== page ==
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Murdoch’s man behind Premier League overseas plans

This is a story from the FSF archive – the FSF and Supporters Direct merged to become the FSA in 2019 – so this page may contain hyperlinks that do not work and/or have missing files. Our archived pages are not maintained and will not be updated.

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One of Rupert Murdoch’s right hand men, Sir Rod
Eddington, has been revealed as a major player in the Premier League’s
proposals to stage competitive fixtures abroad.

And the plan which Premier League chief Richard Scudamore pitched to
twenty top flight chairmen last week was in fact hatched by an
Australian firm – the Victorian Major Events Company, of which
Eddington is Chairman.

Former British Airways Chief executive, and current director of
Murdoch’s News Corporation Sir Rod Eddington encouraged an initially
reluctant Scudamore to consider the idea last year, pointing out the
huge potential for TV rights and brand development.

Apparently Eddington stressed to Scudamore playing meaningless
exhibition games wouldn’t yield the sort of financial return top tier
clubs would demand, and was persuasive enough to prompt the Premier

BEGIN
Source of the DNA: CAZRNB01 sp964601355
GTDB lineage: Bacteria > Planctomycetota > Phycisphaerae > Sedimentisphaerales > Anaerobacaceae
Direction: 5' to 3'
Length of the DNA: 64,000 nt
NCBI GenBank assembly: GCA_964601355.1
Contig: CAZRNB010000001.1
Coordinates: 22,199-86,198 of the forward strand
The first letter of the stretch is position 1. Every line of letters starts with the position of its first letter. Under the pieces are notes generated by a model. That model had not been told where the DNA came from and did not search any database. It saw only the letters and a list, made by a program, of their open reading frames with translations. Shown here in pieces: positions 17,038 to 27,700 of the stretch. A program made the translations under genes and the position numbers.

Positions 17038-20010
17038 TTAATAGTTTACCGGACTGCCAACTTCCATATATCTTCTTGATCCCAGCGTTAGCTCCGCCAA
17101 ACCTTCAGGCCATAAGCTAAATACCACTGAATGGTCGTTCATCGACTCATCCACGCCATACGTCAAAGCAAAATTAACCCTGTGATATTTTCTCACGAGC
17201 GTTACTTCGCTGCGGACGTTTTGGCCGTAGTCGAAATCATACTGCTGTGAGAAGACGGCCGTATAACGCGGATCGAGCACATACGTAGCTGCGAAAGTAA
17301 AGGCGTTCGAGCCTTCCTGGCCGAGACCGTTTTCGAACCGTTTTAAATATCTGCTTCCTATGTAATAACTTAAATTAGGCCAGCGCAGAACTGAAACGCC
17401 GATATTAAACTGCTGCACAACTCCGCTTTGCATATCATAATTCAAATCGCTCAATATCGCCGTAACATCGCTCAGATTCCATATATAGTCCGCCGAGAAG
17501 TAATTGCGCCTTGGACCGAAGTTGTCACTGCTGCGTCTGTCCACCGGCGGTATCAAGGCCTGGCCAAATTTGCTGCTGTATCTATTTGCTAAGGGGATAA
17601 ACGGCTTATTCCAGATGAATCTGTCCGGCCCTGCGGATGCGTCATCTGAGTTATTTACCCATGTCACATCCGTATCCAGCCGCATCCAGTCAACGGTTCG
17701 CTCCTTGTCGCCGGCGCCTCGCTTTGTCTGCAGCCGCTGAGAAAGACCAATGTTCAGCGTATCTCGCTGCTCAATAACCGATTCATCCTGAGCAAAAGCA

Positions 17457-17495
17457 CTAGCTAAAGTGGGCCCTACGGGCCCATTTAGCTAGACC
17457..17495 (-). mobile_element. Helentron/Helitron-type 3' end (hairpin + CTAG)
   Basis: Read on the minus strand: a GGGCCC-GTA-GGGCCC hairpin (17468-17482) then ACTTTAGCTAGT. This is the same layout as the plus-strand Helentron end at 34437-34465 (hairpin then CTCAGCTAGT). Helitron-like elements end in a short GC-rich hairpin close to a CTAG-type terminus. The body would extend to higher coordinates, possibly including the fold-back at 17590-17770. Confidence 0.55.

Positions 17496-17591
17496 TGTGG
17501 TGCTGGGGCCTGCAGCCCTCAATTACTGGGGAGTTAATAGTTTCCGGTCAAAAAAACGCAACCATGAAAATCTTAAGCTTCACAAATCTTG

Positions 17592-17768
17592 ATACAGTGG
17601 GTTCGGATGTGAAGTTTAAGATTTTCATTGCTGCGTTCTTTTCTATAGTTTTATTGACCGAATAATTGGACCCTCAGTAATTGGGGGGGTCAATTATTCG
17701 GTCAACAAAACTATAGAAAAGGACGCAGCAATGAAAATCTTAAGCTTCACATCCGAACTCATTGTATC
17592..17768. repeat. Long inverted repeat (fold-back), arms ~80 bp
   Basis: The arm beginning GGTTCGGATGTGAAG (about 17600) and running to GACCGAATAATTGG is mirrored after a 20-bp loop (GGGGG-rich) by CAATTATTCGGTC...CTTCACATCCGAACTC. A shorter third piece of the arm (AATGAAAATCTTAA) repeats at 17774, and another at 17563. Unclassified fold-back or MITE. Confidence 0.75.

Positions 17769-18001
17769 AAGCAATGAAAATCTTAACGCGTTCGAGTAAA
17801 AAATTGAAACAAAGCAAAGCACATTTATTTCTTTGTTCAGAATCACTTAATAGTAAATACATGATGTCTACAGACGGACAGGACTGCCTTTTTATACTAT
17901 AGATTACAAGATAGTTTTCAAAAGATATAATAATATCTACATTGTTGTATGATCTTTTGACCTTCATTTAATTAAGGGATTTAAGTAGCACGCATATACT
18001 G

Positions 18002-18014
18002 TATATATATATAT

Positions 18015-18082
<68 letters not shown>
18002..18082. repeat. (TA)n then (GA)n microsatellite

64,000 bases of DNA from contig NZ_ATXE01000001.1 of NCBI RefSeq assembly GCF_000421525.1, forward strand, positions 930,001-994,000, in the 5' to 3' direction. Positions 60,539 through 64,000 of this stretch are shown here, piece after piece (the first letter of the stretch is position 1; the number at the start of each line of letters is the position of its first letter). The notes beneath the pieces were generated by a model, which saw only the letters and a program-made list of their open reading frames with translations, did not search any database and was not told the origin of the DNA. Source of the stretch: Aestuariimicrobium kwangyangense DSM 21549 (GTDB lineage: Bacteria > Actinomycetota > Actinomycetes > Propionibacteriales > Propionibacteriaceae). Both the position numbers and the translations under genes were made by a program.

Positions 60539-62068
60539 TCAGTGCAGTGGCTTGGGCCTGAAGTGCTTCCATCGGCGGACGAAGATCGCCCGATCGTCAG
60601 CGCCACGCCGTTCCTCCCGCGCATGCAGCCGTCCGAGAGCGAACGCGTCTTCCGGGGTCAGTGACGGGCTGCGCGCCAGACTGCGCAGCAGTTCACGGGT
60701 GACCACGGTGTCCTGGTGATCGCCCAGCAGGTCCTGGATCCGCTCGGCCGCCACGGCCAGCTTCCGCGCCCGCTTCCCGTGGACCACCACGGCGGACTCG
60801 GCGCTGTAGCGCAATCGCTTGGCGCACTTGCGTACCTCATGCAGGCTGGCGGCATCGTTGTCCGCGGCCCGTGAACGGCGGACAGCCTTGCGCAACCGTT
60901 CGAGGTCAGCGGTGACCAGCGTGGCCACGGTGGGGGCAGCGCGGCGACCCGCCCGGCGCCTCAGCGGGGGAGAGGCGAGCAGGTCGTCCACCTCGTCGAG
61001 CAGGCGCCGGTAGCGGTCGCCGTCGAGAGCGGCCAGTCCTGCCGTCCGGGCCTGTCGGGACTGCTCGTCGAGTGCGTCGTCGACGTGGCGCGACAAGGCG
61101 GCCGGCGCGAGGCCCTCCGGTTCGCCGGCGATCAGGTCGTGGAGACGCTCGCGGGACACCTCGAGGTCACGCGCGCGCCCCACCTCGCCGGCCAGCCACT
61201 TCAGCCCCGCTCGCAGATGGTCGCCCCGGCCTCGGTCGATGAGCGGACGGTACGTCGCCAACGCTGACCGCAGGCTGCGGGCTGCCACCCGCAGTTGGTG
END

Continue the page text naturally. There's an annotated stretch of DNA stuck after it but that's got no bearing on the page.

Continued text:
League’s chief executive to dream up the extra Premier League fixture.

And Sir Rod Eddington’s long-standing association with Rupert Murdoch
and News Corp – which owns 39 per cent of Sky – could mean the
Australian media mogul, who provided the initial impetus for the
Premiership’s foundation in 1992, has his eye on a slice of the new
abroad proposal pie.

After all, Murdoch, a known and close associate of Scudamore’s, owns
Fox TV in America, Foxtel in his native Australia, and Star TV in Asia,
which broadcasts to the world’s most populous nations, China and India.

But any notion Aussies Murdoch and Eddington entertained that Premier
League matches might be played “Down Under” appear doomed after the
Football Federation of Australia’s rejection of the proposal. And
comments from the Asian Football Confederation’s, Mohamed bin Hammam
suggested they are also highly sceptical.

All of which left Sir Rod Eddington conceding: “It’s unlikely to happen
if the authorities are not in favour and both the Australian federation
and the Asian Football Confederation have come out in opposition.”

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